At 26%, the level of women candidates has hit an all-time high for the 2015 general election.
In 2010, only 21% of candidates were women, and 20% in 2005.
However, the new high represents only an 8% increase on the 1997 level (18%), when record numbers of women were elected.
The Green Party leads the field for the level of women standing (37%), followed by the SNP (36%), Labour (34%), the Liberal Democrats and the Conservative Parties (both on 26%), and Plaid Cymru (25%). At just 12%, UKIP lag behind the rest of the main parties, and are the only party to be fielding fewer women than in 2010.
CFWD Director Nan Sloane said:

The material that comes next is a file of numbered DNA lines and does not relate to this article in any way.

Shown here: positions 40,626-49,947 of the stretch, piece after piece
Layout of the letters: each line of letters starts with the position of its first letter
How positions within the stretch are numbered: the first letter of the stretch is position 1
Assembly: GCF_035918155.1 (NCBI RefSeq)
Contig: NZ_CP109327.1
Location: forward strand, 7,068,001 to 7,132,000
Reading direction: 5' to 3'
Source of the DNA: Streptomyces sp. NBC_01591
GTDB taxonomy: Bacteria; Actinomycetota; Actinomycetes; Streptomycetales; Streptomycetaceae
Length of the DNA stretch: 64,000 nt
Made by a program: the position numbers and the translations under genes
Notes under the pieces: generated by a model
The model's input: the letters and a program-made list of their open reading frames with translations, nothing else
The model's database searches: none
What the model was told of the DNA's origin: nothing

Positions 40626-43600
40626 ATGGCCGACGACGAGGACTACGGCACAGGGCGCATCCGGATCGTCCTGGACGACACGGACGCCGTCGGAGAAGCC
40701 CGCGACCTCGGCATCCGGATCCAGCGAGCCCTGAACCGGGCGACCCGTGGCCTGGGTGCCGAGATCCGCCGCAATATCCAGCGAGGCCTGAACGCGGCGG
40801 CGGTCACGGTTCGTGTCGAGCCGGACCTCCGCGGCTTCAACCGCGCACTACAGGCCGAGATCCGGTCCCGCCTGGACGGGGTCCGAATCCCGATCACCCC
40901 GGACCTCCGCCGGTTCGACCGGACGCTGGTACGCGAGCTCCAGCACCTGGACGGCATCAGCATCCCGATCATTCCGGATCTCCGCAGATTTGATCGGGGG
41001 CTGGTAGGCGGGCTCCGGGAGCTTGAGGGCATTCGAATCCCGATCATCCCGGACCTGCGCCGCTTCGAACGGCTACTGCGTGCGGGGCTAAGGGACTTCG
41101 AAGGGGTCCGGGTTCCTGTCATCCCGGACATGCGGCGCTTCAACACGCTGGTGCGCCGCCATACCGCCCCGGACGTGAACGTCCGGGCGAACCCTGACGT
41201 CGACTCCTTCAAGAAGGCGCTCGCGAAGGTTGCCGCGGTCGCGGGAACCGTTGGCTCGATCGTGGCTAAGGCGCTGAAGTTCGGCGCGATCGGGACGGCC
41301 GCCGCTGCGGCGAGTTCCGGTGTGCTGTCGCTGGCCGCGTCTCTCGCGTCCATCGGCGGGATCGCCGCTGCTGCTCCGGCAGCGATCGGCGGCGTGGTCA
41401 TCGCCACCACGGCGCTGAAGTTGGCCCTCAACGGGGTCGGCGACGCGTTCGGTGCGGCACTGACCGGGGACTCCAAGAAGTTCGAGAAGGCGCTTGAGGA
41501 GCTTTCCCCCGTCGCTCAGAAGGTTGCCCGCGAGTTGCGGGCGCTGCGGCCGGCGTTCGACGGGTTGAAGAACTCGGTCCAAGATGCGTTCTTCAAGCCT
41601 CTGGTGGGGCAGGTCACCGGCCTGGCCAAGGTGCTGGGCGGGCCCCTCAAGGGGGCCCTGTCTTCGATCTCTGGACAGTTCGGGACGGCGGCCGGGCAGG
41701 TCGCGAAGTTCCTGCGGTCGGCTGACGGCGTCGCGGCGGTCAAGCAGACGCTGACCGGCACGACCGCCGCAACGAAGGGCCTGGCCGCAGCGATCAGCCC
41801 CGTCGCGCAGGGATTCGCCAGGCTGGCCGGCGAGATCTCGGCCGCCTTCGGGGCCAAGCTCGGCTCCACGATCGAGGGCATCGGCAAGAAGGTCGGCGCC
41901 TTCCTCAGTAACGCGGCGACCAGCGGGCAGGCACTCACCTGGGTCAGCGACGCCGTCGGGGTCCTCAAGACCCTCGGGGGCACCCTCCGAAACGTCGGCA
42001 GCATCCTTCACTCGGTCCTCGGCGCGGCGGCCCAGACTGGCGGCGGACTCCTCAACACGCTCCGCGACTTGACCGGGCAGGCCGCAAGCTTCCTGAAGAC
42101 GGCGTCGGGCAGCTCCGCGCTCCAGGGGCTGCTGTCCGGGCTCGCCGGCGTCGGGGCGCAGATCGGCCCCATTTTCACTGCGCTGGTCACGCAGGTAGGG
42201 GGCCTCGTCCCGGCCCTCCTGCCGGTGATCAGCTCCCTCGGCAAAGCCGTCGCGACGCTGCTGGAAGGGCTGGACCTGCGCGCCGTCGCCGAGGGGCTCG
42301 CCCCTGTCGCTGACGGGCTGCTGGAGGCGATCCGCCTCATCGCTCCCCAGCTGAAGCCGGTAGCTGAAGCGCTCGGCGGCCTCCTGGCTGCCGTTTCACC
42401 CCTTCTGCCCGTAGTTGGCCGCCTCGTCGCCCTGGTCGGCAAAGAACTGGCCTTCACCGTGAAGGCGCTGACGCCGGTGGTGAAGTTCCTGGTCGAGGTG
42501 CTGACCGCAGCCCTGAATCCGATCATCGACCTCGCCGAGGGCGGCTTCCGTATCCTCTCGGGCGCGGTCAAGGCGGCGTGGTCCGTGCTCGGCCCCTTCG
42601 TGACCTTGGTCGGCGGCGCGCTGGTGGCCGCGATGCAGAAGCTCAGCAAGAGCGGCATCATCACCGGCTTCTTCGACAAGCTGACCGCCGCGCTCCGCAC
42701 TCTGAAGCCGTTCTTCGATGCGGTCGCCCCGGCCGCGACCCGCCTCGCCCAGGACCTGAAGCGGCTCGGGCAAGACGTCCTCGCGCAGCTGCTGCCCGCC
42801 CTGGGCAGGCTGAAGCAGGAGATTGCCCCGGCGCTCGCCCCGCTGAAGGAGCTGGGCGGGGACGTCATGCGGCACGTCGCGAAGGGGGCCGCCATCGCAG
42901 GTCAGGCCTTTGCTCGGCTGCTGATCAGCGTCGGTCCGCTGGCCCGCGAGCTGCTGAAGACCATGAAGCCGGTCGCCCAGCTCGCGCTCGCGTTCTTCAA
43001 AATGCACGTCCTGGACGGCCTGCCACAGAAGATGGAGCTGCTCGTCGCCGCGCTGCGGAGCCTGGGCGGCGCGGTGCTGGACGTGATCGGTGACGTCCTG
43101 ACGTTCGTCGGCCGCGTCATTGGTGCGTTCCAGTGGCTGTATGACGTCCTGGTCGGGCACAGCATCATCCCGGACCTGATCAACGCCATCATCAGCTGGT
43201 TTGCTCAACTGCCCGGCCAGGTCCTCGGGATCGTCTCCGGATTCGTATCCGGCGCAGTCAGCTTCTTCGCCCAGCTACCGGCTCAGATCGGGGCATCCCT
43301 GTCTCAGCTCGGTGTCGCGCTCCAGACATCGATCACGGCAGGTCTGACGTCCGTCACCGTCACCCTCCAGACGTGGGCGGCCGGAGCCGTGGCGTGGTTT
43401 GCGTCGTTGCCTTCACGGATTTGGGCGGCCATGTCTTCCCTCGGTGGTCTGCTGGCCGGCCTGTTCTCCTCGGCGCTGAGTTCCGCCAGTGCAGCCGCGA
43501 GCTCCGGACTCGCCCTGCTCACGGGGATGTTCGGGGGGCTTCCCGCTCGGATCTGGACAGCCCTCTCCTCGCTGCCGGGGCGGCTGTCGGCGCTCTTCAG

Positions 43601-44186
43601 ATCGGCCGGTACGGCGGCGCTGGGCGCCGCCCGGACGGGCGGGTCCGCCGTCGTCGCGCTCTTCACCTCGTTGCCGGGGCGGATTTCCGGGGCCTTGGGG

'Although this increase in candidates is encouraging, it is still well below the levels we would like to see, and significantly below the levels needed to get the UK anywhere near having a Parliament in which women and men are equally represented. In the last Parliament 23% of MPs were women, and although it seems almost certain that there will be more in the next one, it remains to be seen whether or not the improved rate of women candidates will result in a meaningful improvement in women legislators.'
CFWD will be publishing an analysis of the election results as part of Sex & Power 2015: Who runs Britain? due to be published in late June.